As IITians we are stuck with the notion of ‘brands’ and ‘tags.’ People mostly apply for colleges like MIT and Stanford. But if you do not have a good CGPA and if you are very passionate about research, you should also be open to other opportunities. There are a lot of good colleges in US which offer quality education to meritorious Indian students, not necessarily with high a CGPA. What matters most are your advisor and your research area.
I too applied to the top colleges. My professor advised me to apply to other colleges where my interests matched with the advisor’s. He made me realize the practicality of applying to colleges where I have a good chance of being selected and the importance of working for people who recognise your skills and talents. This was something Iowa offered me. My advisor contacted me personally and convinced me. I realised that even if I get selected in top schools I may not have the advantage of being recognised and had to work much harder to get there. You need to apply where you can connect with your advisor and have a realistic chance of achieving.
POR – to be or not to be
PORs are useful to show an all-round profile. But research internships and projects play the significant role. If you can manage these with your grades and projects then you can have a POR, but they do not add any significant value. You can try them out to find your interests and passion.
That’s my spot! – Application Procedure
It follows the standard application procedure as that of all US Universities. You need to submit your resume, SOP and letters of recommendation. You need to put forth why you want to work in the college, under the professor and in that area.
The application procedure contains two exams GRE and TOFEL. These are very elementary shortlisting exams which test your English skills, aptitude and basic knowledge in the subject. I took my GRE and TOFEL in the month of October. I wasted 2 months of my time for these simple examinations, which could have rather been spent on writing my SOP or finishing my project. You should be careful about these and must finish them as soon as possible.
Statement of Purpose
I do not like writing stuff and so I started my SOP quite late. The deadline was December and I started writing only during the end of October. Thankfully, I had good friends who read my drafts and gave me constructive feedback quickly. Typically, this not how you do it. You might feel your SOP is good, but when you give it to a 3rd person they may not understand what you are trying to pitch. Also, when you send your SOP to a professor, for review, it takes them around 10 days to get back to you. So, it is better to allot at least two months for this process. You need to get sufficient time to draft an initial sop, send it out to professors and seniors, get reviews, refine it and iterate over till it’s perfect. When you need sample SOPs you might feel it’s not a difficult process. When I first sent my SOP for review most people felt it was boring. The challenge is to put forth your points without boring the reader. The more time you spend on your SOP, the better is its ability to convey your ideas.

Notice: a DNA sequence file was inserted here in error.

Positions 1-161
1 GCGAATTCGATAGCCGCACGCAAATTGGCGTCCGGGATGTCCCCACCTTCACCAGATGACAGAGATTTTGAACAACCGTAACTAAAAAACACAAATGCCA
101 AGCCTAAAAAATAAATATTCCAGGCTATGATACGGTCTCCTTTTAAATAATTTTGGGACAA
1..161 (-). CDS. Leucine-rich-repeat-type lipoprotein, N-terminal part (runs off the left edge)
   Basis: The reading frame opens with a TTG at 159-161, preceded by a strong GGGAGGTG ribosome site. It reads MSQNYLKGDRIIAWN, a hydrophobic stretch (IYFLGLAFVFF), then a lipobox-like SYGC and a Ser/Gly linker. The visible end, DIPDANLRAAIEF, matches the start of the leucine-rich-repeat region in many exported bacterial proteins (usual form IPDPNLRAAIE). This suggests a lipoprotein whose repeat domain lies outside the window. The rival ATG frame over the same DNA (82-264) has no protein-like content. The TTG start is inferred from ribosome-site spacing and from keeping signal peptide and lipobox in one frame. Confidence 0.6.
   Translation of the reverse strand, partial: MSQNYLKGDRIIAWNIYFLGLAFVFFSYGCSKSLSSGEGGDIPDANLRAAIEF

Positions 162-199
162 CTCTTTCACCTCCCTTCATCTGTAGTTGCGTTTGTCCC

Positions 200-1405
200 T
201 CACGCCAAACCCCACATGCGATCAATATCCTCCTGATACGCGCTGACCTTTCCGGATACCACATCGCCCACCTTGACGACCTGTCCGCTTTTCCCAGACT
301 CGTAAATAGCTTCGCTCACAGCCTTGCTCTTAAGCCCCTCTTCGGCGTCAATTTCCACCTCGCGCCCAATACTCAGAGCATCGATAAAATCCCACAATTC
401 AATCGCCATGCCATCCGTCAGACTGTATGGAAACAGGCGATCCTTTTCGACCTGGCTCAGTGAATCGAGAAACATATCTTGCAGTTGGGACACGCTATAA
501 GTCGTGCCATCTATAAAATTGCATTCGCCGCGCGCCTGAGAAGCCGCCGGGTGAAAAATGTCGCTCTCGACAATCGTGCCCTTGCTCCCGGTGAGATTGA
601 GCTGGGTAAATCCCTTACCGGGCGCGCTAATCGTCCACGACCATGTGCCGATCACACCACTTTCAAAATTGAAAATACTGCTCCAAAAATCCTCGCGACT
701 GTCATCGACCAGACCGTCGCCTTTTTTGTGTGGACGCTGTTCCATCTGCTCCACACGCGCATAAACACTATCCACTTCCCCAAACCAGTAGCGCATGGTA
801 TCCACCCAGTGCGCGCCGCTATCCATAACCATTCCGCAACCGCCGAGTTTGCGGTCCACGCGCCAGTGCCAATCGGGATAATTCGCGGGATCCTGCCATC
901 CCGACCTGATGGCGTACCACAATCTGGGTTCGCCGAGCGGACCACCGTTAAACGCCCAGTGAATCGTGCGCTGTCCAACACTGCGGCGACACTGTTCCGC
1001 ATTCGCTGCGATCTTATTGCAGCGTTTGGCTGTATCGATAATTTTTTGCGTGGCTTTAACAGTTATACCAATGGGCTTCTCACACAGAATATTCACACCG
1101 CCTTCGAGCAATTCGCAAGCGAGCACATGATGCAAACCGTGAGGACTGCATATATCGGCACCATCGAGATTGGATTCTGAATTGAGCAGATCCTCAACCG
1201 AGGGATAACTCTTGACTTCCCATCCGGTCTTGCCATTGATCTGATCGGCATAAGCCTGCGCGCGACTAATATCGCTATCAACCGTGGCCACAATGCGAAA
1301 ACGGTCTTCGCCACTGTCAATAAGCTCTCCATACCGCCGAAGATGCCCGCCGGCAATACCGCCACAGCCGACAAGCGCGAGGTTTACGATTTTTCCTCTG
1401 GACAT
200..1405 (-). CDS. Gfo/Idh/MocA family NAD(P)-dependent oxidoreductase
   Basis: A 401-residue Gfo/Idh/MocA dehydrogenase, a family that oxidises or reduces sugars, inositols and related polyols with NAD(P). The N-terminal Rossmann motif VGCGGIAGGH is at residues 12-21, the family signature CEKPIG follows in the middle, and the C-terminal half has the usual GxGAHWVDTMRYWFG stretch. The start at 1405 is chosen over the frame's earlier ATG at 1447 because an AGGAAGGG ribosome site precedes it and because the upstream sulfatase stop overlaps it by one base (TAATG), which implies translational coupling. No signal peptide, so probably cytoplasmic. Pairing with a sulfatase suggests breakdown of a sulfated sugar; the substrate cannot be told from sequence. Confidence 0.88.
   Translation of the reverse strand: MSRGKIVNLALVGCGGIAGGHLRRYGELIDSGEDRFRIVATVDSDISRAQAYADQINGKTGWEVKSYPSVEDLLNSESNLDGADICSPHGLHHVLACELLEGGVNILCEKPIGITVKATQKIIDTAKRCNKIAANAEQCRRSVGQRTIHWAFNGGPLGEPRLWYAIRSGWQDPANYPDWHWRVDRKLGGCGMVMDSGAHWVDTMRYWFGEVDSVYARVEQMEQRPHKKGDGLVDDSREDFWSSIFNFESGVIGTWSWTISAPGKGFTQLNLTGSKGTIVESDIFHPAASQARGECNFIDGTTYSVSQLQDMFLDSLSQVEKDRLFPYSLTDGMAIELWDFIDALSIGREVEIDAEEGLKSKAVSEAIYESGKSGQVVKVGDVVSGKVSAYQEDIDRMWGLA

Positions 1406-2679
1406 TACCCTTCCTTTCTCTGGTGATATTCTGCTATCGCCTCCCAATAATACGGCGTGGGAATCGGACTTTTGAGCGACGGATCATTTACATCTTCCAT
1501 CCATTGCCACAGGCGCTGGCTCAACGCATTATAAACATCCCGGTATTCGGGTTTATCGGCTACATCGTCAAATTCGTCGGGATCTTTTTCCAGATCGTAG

Letter of recommendation
You need recommendations from 3 professors you have worked under and who know you personally. This is the most important component in the application process. Since, the Institute fully funds PhD, they need to be convinced of your capabilities. There might be a trade-off between an accredited professor who you are not closely associated with and a professor whom you closely worked with. A professor who has taken your class can only comment on your attention span and understanding capabilities but only a person whom you have worked under can vouch for your work and skills in that field. Choosing professors from the field can give you an edge in both the fronts.
In the USA
Since classes have not started I can’t say much about the institute and studies apart from the fact that the research facilities and labs are amazing and there is no compromising when it comes to resources.
I have also noticed that life in insti and after insti are different. Life becomes much more difficult. You need to become independent. You need to follow a strict schedule, cook for yourself and take care of all your needs.
Apart from that there are lot of Indians here, so there is no feeling of being left out. Most places in US have Indian associations. Probably for an initial period you might feel different but once your academic life kicks in, you don’t feel much difference.
What Future Holds
I hope to complete my PhD successfully and work in the renewable energy sector. I feel that my work should have an impact on the society and renewable energy is one way to do that. So, I will probably involve myself in the R&D sector of some reputed energy company like Shell.
Try to maintain a good CGPA. Explore several things and find your interest. Maintain a good relationship with professors and have good friends around you. When it comes to grad application, SOP is one of the deciding factors, so devote proper time and energy on that.
Authors: Renganathan Subrmanian (BT-CH ’20) & Vineet Gopakumar (BT-CH ’19)
This article is part of the series – The Grad Guru. To get regular updates on all our articles, follow us on Facebook at /chennai36.